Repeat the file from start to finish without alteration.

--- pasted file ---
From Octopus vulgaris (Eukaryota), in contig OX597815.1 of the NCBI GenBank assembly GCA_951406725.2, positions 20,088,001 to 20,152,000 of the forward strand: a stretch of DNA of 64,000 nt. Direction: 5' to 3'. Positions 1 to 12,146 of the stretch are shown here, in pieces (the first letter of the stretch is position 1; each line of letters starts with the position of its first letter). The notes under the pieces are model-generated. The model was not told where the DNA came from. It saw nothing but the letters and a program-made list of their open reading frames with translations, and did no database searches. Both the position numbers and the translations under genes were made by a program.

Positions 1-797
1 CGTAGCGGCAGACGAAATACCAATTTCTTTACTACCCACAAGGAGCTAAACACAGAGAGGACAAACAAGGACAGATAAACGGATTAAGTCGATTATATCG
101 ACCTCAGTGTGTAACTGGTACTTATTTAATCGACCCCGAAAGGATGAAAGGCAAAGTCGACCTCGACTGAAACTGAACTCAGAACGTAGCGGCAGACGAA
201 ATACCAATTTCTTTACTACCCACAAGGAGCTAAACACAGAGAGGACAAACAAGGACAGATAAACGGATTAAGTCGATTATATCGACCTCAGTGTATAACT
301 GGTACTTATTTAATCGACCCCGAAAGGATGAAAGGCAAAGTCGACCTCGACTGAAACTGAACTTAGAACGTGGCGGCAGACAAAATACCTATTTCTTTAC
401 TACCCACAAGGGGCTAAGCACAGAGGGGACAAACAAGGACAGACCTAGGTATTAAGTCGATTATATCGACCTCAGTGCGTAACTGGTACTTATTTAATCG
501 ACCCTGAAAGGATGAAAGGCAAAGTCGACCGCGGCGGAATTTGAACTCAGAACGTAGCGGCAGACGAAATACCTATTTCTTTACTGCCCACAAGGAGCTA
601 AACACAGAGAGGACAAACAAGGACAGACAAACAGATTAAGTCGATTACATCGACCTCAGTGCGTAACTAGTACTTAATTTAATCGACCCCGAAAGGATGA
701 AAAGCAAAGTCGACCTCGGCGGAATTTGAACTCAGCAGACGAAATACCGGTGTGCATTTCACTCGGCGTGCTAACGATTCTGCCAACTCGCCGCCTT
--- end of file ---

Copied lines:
From Octopus vulgaris (Eukaryota), in contig OX597815.1 of the NCBI GenBank assembly GCA_951406725.2, positions 20,088,001 to 20,152,000 of the forward strand: a stretch of DNA of 64,000 nt. Direction: 5' to 3'. Positions 1 to 12,146 of the stretch are shown here, in pieces (the first letter of the stretch is position 1; each line of letters starts with the position of its first letter). The notes under the pieces are model-generated. The model was not told where the DNA came from. It saw nothing but the letters and a program-made list of their open reading frames with translations, and did no database searches. Both the position numbers and the translations under genes were made by a program.

Positions 1-797
1 CGTAGCGGCAGACGAAATACCAATTTCTTTACTACCCACAAGGAGCTAAACACAGAGAGGACAAACAAGGACAGATAAACGGATTAAGTCGATTATATCG
101 ACCTCAGTGTGTAACTGGTACTTATTTAATCGACCCCGAAAGGATGAAAGGCAAAGTCGACCTCGACTGAAACTGAACTCAGAACGTAGCGGCAGACGAA
201 ATACCAATTTCTTTACTACCCACAAGGAGCTAAACACAGAGAGGACAAACAAGGACAGATAAACGGATTAAGTCGATTATATCGACCTCAGTGTATAACT
301 GGTACTTATTTAATCGACCCCGAAAGGATGAAAGGCAAAGTCGACCTCGACTGAAACTGAACTTAGAACGTGGCGGCAGACAAAATACCTATTTCTTTAC
401 TACCCACAAGGGGCTAAGCACAGAGGGGACAAACAAGGACAGACCTAGGTATTAAGTCGATTATATCGACCTCAGTGCGTAACTGGTACTTATTTAATCG
501 ACCCTGAAAGGATGAAAGGCAAAGTCGACCGCGGCGGAATTTGAACTCAGAACGTAGCGGCAGACGAAATACCTATTTCTTTACTGCCCACAAGGAGCTA
601 AACACAGAGAGGACAAACAAGGACAGACAAACAGATTAAGTCGATTACATCGACCTCAGTGCGTAACTAGTACTTAATTTAATCGACCCCGAAAGGATGA
701 AAAGCAAAGTCGACCTCGGCGGAATTTGAACTCAGCAGACGAAATACCGGTGTGCATTTCACTCGGCGTGCTAACGATTCTGCCAACTCGCCGCCTT